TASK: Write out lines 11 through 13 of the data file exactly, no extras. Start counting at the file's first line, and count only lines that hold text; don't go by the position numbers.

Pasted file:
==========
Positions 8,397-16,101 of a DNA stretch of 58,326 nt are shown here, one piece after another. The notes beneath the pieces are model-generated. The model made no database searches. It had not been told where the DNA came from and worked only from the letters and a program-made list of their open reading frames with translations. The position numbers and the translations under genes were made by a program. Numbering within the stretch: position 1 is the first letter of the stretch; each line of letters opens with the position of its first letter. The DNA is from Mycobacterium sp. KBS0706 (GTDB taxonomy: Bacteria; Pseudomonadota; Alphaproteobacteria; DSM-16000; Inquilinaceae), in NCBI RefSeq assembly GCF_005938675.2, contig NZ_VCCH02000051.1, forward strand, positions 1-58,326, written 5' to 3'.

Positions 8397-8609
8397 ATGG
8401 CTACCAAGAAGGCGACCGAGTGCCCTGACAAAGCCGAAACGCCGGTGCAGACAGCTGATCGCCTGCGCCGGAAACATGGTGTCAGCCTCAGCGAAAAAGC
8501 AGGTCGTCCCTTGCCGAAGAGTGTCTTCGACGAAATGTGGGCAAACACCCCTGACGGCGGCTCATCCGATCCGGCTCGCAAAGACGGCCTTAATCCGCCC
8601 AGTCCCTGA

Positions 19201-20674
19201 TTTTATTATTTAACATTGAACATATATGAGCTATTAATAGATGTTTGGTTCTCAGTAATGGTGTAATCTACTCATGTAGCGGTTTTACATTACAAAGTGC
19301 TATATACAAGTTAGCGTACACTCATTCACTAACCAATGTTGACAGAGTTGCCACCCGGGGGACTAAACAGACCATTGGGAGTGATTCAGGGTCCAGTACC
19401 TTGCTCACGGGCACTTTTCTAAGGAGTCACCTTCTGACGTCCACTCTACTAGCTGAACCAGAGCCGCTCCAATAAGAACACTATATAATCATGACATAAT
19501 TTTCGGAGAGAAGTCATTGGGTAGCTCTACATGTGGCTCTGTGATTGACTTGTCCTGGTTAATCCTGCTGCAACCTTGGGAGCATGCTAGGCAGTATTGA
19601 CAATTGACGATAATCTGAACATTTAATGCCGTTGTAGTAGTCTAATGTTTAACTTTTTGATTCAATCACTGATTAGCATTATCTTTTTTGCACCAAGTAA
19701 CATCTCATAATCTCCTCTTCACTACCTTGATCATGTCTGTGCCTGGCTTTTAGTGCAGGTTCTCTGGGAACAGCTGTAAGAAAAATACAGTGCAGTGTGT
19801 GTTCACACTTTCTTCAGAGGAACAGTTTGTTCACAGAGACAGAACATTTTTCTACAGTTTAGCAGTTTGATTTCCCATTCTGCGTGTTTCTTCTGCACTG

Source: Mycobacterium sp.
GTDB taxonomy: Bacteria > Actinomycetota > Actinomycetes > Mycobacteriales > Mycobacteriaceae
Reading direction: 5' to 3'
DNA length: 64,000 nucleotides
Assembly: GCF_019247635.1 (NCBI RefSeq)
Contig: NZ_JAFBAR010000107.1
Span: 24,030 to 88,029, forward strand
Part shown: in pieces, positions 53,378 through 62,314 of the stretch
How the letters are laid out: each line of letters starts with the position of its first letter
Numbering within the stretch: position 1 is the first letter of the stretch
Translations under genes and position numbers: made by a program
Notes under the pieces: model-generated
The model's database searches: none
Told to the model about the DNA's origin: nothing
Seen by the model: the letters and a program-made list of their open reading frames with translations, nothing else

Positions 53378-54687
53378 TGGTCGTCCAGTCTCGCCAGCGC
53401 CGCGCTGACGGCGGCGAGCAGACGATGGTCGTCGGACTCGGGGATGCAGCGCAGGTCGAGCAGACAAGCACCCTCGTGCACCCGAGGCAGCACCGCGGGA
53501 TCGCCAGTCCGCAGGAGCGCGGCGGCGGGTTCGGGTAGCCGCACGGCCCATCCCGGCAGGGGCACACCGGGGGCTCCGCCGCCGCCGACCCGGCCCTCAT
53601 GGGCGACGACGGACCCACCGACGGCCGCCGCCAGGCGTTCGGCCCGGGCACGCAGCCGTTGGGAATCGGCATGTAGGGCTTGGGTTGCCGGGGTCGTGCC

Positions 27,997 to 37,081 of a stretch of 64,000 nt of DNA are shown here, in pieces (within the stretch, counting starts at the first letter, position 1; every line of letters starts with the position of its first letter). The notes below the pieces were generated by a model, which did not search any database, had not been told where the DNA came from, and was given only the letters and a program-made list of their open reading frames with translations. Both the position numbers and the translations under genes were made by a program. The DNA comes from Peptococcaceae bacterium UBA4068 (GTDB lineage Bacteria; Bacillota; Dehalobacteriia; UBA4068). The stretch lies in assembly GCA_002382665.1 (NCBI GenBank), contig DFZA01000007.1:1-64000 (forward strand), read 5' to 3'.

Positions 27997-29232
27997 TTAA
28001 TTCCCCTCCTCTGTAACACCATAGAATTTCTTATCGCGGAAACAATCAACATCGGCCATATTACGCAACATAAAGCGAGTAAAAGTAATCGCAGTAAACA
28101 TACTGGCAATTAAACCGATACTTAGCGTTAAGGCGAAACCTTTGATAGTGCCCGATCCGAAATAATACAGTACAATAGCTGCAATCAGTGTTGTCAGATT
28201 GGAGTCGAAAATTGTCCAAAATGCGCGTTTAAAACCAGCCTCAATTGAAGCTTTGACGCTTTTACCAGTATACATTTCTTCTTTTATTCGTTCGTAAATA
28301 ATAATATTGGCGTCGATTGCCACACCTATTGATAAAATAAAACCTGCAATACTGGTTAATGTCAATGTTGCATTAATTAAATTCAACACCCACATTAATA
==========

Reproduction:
19501 TTTCGGAGAGAAGTCATTGGGTAGCTCTACATGTGGCTCTGTGATTGACTTGTCCTGGTTAATCCTGCTGCAACCTTGGGAGCATGCTAGGCAGTATTGA
19601 CAATTGACGATAATCTGAACATTTAATGCCGTTGTAGTAGTCTAATGTTTAACTTTTTGATTCAATCACTGATTAGCATTATCTTTTTTGCACCAAGTAA
19701 CATCTCATAATCTCCTCTTCACTACCTTGATCATGTCTGTGCCTGGCTTTTAGTGCAGGTTCTCTGGGAACAGCTGTAAGAAAAATACAGTGCAGTGTGT